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5 predictions about the future of predictive analytics

Per Bauer, Director of International Services, TeamQuest | Jan. 15, 2016
Per Bauer, Director of International Services at TeamQuest shares five predictions about what the future of predictive analytics will look like.

This vendor-written piece has been edited by Executive Networks Media to eliminate product promotion, but readers should note it will likely favour the submitter's approach.

2015 saw more analytics across business networks - from trends like big data, outsourcing, and hybrid IT. Analytics is helping optimise processes in both internal and external operating framework. More so, it is becoming sophisticated. TeamQuest expects predictive analytics to be a priority for most organisations in 2016.

Predictive analytics is becoming one of the most powerful tools at a company's disposal. This software transforms raw data into concrete intelligence on which a company can base its decisions, then uses that information to extrapolate what might happen in the future and when problems might occur.

Looking ahead, this powerful data-crunching tool will only continue to expand its influence in the world of business. TeamQuest shares five predictions about what the future of predictive analytics will look like.

1. From Predictive to Prescriptive

Most companies use descriptive analytics to help them process immediate, incoming data. Predictive analytics shouldn't be seen as the end goal for your organisation, but as a single step in a longer journey. It can be seen as the next logical step, allowing companies to apply that data to make predictions about when something might go wrong and why. Of course, the job isn't over once you've made this forecast - by building the predictive data into concrete solutions for future problems, your predictive analytics become prescriptive.

2. Predictive Analytics Will Become More Important

Predictive analytics is only going to become more essential to the work of everyone in IT as time goes on. Crucial time, money, and other resources are wasted trying to solve the problems that you fail to predict, and your reputation for high-quality, consistent service also suffers from these failures. When everyone in the IT department is prepared for the challenges ahead, consistently optimised service becomes the status quo. Predictive analytics can prove to value-add to a number of industries - from online shopping to healthcare and even telecommunications service providers. It is set to become an integral aspect of business operations: Gartner predicts that by 2016, 70% of high-performing companies will manage their business processes using real-time predictive analytics tools.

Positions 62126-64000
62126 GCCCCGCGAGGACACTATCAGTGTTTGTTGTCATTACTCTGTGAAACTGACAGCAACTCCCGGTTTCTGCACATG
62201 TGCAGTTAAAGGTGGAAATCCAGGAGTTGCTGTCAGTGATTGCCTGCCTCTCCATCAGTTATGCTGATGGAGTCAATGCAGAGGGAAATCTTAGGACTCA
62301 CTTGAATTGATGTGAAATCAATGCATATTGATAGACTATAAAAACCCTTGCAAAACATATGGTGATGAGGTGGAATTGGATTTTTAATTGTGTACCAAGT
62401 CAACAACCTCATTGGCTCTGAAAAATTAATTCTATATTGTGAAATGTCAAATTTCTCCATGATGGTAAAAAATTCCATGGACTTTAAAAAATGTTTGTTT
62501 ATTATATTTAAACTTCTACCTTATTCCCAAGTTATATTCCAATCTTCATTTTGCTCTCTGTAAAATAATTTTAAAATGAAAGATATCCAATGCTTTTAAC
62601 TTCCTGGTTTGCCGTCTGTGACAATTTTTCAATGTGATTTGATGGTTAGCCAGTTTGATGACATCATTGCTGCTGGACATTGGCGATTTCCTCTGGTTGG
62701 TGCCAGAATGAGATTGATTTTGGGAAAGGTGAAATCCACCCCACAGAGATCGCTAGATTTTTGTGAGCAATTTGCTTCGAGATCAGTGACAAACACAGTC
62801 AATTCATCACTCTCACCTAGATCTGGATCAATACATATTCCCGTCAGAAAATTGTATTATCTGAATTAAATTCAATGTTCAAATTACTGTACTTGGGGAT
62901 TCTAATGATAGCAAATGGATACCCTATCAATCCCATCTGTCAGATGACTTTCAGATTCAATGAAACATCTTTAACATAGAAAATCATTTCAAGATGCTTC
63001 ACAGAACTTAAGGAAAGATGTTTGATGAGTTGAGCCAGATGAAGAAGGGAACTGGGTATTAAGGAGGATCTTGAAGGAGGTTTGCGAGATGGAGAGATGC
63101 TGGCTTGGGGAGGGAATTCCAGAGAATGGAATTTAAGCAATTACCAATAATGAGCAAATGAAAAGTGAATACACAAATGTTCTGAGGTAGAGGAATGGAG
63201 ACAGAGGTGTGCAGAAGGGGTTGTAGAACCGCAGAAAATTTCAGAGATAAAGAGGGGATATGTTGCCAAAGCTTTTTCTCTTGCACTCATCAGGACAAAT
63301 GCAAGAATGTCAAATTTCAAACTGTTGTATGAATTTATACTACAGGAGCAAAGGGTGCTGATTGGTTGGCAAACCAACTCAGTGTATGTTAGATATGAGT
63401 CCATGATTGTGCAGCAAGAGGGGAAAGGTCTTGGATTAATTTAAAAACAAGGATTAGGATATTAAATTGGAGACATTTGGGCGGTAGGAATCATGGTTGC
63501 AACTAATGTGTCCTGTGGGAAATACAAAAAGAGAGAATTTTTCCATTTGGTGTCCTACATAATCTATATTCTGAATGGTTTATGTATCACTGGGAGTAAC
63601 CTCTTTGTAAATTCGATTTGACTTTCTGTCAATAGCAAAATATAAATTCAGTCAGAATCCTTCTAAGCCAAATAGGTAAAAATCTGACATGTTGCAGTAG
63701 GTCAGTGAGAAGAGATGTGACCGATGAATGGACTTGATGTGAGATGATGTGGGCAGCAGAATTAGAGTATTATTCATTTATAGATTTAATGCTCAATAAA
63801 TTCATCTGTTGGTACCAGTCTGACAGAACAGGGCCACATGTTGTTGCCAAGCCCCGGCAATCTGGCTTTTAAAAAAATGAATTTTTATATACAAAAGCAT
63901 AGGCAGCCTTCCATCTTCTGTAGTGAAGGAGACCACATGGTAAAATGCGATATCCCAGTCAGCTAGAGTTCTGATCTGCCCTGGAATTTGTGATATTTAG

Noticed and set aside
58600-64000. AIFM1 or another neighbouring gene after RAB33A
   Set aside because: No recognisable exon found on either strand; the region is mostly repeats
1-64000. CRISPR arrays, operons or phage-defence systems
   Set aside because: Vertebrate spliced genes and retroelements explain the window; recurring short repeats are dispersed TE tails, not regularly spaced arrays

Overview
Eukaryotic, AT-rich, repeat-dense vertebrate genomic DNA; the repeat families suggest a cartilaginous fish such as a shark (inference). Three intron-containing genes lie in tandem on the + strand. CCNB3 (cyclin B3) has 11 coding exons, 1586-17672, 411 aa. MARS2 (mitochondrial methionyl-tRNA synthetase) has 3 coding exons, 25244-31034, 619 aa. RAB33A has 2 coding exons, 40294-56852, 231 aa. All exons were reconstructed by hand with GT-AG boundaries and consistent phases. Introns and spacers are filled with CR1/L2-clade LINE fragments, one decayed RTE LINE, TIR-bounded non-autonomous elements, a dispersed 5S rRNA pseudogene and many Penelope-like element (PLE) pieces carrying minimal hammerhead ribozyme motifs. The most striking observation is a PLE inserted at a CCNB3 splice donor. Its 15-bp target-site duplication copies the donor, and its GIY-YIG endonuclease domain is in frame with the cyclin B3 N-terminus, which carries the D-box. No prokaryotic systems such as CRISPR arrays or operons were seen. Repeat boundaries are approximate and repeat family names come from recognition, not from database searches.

3. More Automated Tools

Any form of analytics requires highly complex mathematical equations that you need years of training in order to understand, design, and implement. IT I&O has become so complex that this kind of training is no longer a realistic prospect for most IT departments - in response, analytics tools have become more and more automated. The process is set to be so streamlined that anyone in the IT department will be able to input the necessary parameters and let the automated tools do the rest.


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